Thursday, March 13, 2008

point and shoot

We've been looking to get a new point and shoot camera for a while now. We bought our last one about 4-5 years ago. It's still a good camera, but it is feeling slow and doesn't take as good of a resolution as the newer ones right now.

We have the hubby's real cameras, then we have the point and shoot what is nice and pocket sized so we can take pictures whenever inspiration strikes, which is nice. It's like a writer needing a pen everywhere they go. Our point and shoot has gone to New York, LA, Europe. A nice workhorse of a camera.

It's easy enough to buy a 8Megapixel camera for less than $300. Our 4MP cost that much 4 years ago. I tended to like the Olympus brand and had several very good cameras that were Olympus, but unfortunately their P&S were heading the way of the Sonys, the ultra thin with huge viewing screens. I'm not exactly sure who likes that, but I sure don't. Every time I tried to pick on up, I couldn't figure out where to put my hand and fingers to grip in. Am I supposed to delicately hold it between the thumb and forefinger of each hand with my pinkies sticking out? And how do I do that without it slipping through my fingers? And how am I supposed to do it with one hand?

From experience I know that we often hold the camera out at strange angles and just click, just to see what we get. And I don't think I could hold most of those cameras with one hand without smudging up the screen doing it. I love technology, but I most hate crappy design that prevents me from using the technology well. I don't need a smaller thinner camera, I need one that I can grip with one hand without getting a hand cramp!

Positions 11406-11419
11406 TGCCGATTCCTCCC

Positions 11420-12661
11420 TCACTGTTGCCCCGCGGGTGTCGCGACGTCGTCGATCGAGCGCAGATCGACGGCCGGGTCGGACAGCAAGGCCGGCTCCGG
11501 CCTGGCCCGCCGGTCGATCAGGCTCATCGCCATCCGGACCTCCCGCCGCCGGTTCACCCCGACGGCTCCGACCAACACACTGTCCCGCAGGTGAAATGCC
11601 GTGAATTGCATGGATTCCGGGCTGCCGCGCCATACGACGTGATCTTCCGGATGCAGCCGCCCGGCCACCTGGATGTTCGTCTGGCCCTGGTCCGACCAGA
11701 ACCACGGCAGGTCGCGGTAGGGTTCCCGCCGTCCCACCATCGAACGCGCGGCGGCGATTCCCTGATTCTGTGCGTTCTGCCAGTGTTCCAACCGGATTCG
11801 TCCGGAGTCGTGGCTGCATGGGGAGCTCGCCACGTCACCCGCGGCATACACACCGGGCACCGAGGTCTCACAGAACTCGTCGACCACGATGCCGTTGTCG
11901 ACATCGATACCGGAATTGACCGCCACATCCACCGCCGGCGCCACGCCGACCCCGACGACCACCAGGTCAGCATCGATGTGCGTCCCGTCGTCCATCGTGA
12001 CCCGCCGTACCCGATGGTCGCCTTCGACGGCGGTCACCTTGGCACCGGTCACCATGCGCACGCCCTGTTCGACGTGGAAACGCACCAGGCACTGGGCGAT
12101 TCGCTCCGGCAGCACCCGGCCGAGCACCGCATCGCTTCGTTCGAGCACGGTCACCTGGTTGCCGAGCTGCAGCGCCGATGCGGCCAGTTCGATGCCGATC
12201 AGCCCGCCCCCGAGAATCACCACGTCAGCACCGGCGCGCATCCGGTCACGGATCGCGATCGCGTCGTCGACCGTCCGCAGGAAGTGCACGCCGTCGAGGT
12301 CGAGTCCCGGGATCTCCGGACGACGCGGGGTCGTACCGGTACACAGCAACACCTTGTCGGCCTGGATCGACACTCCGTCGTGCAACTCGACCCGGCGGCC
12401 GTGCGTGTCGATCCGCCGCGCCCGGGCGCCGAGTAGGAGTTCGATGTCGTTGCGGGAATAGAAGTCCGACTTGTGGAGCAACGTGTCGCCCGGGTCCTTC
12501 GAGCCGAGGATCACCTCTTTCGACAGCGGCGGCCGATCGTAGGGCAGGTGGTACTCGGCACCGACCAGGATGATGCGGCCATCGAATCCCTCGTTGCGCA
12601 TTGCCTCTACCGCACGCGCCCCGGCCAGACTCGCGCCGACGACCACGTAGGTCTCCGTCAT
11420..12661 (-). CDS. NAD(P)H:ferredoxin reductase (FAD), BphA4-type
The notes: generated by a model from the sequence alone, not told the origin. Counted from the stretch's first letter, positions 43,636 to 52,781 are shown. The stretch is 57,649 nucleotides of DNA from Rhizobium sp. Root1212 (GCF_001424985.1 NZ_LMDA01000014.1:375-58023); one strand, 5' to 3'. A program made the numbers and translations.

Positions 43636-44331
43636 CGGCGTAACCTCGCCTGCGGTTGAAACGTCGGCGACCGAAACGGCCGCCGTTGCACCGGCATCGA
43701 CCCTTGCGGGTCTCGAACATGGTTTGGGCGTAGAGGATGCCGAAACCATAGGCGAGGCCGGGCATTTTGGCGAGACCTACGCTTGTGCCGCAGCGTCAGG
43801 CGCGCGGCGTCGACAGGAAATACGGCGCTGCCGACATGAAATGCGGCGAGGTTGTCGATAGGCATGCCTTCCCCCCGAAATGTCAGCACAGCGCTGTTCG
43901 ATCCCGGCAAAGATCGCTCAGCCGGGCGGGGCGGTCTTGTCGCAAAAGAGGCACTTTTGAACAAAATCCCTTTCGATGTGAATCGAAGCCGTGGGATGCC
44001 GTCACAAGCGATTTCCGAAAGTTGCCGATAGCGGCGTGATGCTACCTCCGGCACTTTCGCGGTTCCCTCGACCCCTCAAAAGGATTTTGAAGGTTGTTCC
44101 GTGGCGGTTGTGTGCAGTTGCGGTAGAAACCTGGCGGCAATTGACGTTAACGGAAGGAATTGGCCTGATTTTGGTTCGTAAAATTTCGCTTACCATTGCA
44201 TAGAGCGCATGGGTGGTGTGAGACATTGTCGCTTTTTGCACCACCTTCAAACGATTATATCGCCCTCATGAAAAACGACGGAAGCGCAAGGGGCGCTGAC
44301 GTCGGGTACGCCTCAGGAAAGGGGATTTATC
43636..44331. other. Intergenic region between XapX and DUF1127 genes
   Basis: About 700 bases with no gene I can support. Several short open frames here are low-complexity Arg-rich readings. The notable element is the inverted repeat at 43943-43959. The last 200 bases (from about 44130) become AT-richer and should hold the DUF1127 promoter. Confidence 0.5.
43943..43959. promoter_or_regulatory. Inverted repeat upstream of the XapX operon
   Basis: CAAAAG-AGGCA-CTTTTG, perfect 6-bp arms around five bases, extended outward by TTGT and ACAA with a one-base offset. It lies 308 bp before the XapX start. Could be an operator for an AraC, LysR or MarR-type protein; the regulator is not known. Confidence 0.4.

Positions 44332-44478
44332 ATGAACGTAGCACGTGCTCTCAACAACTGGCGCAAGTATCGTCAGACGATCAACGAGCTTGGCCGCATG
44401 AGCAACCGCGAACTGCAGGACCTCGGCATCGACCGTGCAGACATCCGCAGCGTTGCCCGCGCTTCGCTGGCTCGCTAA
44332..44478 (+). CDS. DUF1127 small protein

So we settled for the Canon Powershot that (after the discount that the guy gave us to guilt trip us into buying a warranty that we still refused) was less than $200. A great deal!

Unfortunately, the store we went to had a lot of variety but none of the Nikon brand the hubby holds most dear. We do like to stay within the brand family. And we do like to stay with name brands that have traditionally been photography companies, so no Sony or Panasonic. Kodak is probably the only exception (and this is only because they were the last to get into the digital game and their first ones sucked; I don't know if that's still the case).

The Canon Powershot A720 IS still used AA batteries! (whoo-hoo!) While the others are running off of the Lithium batteries that run longer and hold more charge, for us they are not a good thing when we want to travel. When we travel, we don't want to remember if we recharged the camera, much less find a place to recharge the camera properly. And frankly, if you're desperate, you can get AA batteries everywhere in the world. And it's easy enough for us to have a stock of recharged rechargeable AA batteries with us. I know manufacturers are moving away from that as well, but like the rest of this post, obviously I dislike much of the direction of the P&S camera world right now.

In any case, I'm quite happy with what we got and it fulfills our biggest sell points: feels good in the hand/easy to grip, AA batteries, 8MP, good price. The pictures are pretty darn decent, especially the macros and the digital zoom ain't bad. The flash is really strong, so I don't know how long it will take to diminish the batteries using that, which is fine cuz we like using natural light whenever possible.

For accessories we got one of those small flexible tripods that you can wrap around anything, rather than precariously sit the camera on some ledge as well as a 2GB SD card. It's amazing that there's 2GB on something slightly larger than the SIM card in a phone. (That's postage stamp for folks unfamiliar with SIM cards). The guy tells us it'll hold about 600 photos one one card. The hubby then looks at me and asks, "Is that enough?" This coming from a guy who shot some thousands of photos on our 3 week trip to Europe. Um, 600 should be quite sufficient for me. Thanks!

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